If you suffer from allergies, winter can be an especially challenging time, as you spend more time indoors and are surrounded by more triggers, such as pollens, mold, smoke, chemicals and gas fumes. Here are a few ways you can deal with and reduce your allergy triggers inside of your home this winter.
#1 Use Your Exhaust Fans
The first thing you need to do is increase the use of your exhaust fan. Whenever you take a shower or use the restroom, turn on your exhaust fan to get rid of all the additional humidity that is inside of your home. Don't turn off your exhaust fan the minute that you jump out of the shower; there is still moisture inside of your bathroom. Let it run for another fifteen to thirty minutes to ensure that all the moisture is removed from your bathroom.
You also need to increase the use of your exhaust fan in your kitchen as well. Turn it on before you start cooking, and be sure to leave it on for a few minutes after you are done cooking. That way, you can ensure that all the chemicals and gas produced by your cooking are removed from your home.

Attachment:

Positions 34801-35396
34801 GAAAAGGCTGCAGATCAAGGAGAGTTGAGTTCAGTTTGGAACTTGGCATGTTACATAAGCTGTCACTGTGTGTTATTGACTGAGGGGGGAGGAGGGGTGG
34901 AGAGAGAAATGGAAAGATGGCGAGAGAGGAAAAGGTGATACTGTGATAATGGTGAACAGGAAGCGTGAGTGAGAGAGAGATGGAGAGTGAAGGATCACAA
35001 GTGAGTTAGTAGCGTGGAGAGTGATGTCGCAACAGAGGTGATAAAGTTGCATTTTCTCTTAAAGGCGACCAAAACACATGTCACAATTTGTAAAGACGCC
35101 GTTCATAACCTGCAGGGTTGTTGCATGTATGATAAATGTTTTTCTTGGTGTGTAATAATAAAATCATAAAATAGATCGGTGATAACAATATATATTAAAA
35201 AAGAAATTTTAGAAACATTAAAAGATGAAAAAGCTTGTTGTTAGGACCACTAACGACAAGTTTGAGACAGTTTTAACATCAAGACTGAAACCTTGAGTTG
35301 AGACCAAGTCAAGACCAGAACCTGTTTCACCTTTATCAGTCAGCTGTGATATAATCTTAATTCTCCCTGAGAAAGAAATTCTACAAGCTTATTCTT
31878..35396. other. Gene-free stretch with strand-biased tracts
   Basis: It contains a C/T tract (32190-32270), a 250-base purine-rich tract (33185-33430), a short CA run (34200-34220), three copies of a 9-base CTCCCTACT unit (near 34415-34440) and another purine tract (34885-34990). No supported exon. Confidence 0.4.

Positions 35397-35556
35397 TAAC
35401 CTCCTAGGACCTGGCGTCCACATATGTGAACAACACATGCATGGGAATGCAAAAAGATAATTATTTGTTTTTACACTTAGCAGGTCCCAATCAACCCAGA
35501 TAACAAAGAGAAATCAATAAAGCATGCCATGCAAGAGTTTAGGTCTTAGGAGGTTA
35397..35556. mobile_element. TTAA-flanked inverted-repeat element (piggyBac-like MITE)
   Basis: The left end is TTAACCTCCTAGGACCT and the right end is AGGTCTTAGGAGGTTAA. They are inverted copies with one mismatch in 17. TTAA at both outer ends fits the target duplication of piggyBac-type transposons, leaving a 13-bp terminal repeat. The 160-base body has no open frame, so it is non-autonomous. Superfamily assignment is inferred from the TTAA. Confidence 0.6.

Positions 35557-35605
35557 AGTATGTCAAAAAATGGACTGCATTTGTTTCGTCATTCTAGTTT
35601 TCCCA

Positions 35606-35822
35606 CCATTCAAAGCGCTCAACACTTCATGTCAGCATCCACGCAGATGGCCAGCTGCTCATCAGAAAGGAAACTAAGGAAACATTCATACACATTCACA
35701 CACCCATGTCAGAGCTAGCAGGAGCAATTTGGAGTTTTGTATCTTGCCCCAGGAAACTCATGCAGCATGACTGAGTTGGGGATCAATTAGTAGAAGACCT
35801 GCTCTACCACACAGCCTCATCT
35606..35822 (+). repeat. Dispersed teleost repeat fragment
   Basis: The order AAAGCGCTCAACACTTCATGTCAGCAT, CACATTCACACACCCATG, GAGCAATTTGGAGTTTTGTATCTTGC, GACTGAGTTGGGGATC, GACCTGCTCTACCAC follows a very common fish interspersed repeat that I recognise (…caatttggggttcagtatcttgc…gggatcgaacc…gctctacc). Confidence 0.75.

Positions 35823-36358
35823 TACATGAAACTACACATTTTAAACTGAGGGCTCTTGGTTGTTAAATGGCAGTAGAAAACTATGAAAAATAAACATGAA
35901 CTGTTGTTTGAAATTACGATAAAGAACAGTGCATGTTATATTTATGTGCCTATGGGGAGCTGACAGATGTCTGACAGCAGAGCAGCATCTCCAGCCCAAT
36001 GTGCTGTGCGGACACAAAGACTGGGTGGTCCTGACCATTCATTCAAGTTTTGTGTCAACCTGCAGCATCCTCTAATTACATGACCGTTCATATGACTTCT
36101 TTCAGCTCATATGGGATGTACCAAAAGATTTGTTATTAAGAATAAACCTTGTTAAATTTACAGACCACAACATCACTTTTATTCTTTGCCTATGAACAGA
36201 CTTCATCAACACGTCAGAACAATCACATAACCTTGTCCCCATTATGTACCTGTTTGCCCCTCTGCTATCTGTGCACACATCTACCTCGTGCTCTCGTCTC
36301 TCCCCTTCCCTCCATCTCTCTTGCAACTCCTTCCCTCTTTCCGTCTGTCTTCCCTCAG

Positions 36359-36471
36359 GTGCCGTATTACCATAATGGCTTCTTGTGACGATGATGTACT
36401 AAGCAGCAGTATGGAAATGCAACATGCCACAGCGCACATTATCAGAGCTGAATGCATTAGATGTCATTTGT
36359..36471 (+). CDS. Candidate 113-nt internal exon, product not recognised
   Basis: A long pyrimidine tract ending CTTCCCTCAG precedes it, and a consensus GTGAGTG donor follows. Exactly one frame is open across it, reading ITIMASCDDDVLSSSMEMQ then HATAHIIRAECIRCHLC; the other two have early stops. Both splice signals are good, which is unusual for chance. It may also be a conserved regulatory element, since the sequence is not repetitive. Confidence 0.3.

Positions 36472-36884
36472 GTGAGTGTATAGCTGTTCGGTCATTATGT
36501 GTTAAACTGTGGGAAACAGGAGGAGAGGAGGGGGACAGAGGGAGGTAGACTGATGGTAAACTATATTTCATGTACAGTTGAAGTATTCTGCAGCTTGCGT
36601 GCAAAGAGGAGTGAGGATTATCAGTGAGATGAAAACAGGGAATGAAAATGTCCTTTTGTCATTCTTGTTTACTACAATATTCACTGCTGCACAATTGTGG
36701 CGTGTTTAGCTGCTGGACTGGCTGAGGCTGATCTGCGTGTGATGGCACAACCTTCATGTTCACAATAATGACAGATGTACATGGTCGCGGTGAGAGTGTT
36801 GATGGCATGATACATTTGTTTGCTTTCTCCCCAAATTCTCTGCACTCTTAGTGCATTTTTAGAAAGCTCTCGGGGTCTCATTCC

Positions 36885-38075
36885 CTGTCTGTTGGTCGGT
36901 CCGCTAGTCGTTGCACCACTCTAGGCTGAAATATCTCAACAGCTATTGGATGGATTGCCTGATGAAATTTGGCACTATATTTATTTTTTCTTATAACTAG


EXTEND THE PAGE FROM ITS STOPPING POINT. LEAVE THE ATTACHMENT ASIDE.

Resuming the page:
#2 Stay On Top Of Vacuuming
In order to keep dust and dirt out of your home, it is vital that you stay on top of keeping your house clean. Vacuum your house every other day, using a vacuum that has a HEPA filter. HEPA filter's help remove allergens from your home and keep the air cleaner and easier on your body.
#3 Turn Your Bedroom Into A Safe Haven
Next, you need to turn your bedroom into a safe haven from allergies. Start by removing any extra rugs out of your bedroom to reduce dust mites. Remove any plants in your room to another part of your house to reduce your exposure to mold. Keep your pets out of your bedroom too; pet hair and dander can be large allergy triggers.
Additionally, make sure that you wash your bedding on a weekly basis to cut down on exposure to dust mites and dander. Taking these steps will make your bedroom a safe place in your house where you can be free from allergies.
Implementing the three steps above will help turn your home into a more comfortable and allergy-free place. Consult your primary care physician for more tips on lessening the allergy triggers in your home this winter.